He added: "After Monday's meeting in Helsinki, it's clearer than ever that we are at a crucial moment in our American democracy as well as in the biggest and most important fight we've ever had—the fight against climate change."

Holthaus continued: "Russia is a petrostate, and the U.S. is now, too. In fact, the two countries are the world's largest non-OPEC oil producers, extracting nearly as much as all OPEC countries combined … By working together, they can keep the global economy swimming in oil and gas."

The two hardmen are propped up by fossil fuels and our addiction to oil and gas. So Holthaus finishes by arguing, "The quicker we resolve to move away from our dependence on fossil fuels, the quicker Putin and Trump will become powerless."

And that can only be a good thing. For all of us.

Reposted with permission from our media associate Oil Change International.

EcoWatch Daily Newsletter

Marco Bottigelli / Moment / Getty Images

By James Shulmeister

Climate Explained is a collaboration between The Conversation, Stuff and the New Zealand Science Media Centre to answer your questions about climate change.

If you have a question you'd like an expert to answer, please send it to climate.change@stuff.co.nz

Read More Show Less
Luxy Images / Getty Images

By Jo Harper

Investment in U.S. offshore wind projects are set to hit $78 billion (€69 billion) this decade, in contrast with an estimated $82 billion for U.S. offshore oil and gasoline projects, Wood Mackenzie data shows. This would be a remarkable feat only four years after the first offshore wind plant — the 30 megawatt (MW) Block Island Wind Farm off the coast of Rhode Island — started operating in U.S. waters.

Read More Show Less
Giacomo Berardi / Unsplash

The COVID-19 pandemic has revealed both the strengths and limitations of globalization. The crisis has made people aware of how industrialized food production can be, and just how far food can travel to get to the local supermarket. There are many benefits to this system, including low prices for consumers and larger, even global, markets for producers. But there are also costs — to the environment, workers, small farmers and to a region or individual nation's food security.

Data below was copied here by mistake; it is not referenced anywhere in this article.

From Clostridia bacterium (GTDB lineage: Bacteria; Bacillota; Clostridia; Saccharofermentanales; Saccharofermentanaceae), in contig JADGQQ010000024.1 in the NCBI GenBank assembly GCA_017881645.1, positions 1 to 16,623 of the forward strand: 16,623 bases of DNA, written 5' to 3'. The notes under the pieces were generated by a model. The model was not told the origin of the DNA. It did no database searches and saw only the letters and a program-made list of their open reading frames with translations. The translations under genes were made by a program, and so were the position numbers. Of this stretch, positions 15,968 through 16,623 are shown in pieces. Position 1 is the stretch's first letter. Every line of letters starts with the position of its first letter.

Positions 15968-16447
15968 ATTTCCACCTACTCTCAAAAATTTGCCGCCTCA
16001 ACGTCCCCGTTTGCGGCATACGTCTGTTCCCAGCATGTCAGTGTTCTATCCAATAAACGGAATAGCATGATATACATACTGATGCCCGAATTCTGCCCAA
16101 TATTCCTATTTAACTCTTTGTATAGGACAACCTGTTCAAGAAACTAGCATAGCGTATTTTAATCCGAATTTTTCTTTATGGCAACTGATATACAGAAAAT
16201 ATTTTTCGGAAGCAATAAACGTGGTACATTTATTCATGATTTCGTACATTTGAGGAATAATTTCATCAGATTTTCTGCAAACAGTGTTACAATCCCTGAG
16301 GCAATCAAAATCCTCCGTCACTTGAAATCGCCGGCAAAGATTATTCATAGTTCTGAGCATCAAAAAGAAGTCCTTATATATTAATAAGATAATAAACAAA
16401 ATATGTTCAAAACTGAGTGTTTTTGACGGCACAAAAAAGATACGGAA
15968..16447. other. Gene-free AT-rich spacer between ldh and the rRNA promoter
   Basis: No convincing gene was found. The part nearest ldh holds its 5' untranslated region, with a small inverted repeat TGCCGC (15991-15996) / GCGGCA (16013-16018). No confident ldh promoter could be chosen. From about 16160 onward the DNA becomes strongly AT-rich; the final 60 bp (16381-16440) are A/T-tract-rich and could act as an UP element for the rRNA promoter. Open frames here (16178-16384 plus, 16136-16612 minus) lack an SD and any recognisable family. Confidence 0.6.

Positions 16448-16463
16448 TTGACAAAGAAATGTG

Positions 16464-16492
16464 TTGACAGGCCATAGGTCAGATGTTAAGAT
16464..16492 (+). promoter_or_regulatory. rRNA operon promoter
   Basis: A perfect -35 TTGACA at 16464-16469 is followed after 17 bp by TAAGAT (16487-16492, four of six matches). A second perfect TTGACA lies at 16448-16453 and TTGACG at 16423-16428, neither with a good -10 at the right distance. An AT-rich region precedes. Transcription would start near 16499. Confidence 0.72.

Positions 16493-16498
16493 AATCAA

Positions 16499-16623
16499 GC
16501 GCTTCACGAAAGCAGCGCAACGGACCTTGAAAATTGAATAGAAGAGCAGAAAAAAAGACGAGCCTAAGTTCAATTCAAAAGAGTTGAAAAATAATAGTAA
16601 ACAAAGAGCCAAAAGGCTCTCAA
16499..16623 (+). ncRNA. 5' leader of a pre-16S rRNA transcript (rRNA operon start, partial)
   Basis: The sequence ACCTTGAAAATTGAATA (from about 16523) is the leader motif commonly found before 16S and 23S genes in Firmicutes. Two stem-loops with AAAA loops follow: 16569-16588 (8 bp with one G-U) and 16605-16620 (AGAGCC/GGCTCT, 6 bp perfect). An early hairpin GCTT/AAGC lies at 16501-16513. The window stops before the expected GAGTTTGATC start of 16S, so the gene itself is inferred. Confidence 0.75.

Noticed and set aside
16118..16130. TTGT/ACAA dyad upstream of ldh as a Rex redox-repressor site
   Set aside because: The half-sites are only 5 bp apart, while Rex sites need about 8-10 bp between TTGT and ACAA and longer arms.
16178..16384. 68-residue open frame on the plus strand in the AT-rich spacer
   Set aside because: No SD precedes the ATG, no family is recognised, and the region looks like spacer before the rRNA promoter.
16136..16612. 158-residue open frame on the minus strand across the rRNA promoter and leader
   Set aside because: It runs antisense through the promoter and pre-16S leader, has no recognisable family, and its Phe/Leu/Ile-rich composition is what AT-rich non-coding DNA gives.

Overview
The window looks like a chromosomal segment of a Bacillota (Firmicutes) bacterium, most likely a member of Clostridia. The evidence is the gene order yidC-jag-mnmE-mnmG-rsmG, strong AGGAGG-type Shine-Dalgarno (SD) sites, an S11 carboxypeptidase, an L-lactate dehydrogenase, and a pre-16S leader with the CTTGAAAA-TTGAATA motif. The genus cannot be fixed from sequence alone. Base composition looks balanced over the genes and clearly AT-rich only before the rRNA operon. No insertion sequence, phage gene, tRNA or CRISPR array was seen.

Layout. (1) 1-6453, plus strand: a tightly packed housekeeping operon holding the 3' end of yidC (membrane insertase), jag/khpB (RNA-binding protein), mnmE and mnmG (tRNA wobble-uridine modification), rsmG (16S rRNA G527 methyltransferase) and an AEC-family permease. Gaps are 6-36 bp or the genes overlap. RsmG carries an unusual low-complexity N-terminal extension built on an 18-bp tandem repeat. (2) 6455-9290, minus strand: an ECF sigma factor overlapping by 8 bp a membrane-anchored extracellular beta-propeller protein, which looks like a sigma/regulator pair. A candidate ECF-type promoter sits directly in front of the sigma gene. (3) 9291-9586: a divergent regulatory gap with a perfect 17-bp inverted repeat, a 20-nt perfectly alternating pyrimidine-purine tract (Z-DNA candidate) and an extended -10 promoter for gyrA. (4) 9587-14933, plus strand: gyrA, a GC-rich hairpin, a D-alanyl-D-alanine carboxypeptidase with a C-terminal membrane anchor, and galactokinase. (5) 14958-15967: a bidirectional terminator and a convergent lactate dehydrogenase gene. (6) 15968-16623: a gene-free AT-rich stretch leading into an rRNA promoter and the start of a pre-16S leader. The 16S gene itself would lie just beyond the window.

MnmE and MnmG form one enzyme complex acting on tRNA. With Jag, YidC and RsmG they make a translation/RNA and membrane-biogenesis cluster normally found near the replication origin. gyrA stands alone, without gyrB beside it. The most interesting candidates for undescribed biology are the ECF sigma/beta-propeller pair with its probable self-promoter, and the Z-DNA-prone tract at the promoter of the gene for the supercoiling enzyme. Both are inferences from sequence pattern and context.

Read More Show Less
Pexels

By Joe Leech

The human body comprises around 60% water.

It's commonly recommended that you drink eight 8-ounce (237-mL) glasses of water per day (the 8×8 rule).

Read More Show Less

By Michael Svoboda

The enduring pandemic will make conventional forms of travel difficult if not impossible this summer. As a result, many will consider virtual alternatives for their vacations, including one of the oldest forms of virtual reality – books.

Read More Show Less
Public Employees for Environmental Responsibility on Thursday accused NOAA of ignoring its own scientists' findings about the endangerment of the North Atlantic right whale. Lauren Packard / Flickr / CC BY 2.0

By Julia Conley

As the North Atlantic right whale was placed on the International Union for Conservation of Nature's list of critically endangered species Thursday, environmental protection groups accusing the U.S. government of bowing to fishing and fossil fuel industry pressure to downplay the threat and failing to enact common-sense restrictions to protect the animals.

Read More Show Less

Trending

Pexels

By Beth Ann Mayer

Since even moderate-intensity workouts offer a slew of benefits, walking is a good choice for people looking to stay healthy.

Read More Show Less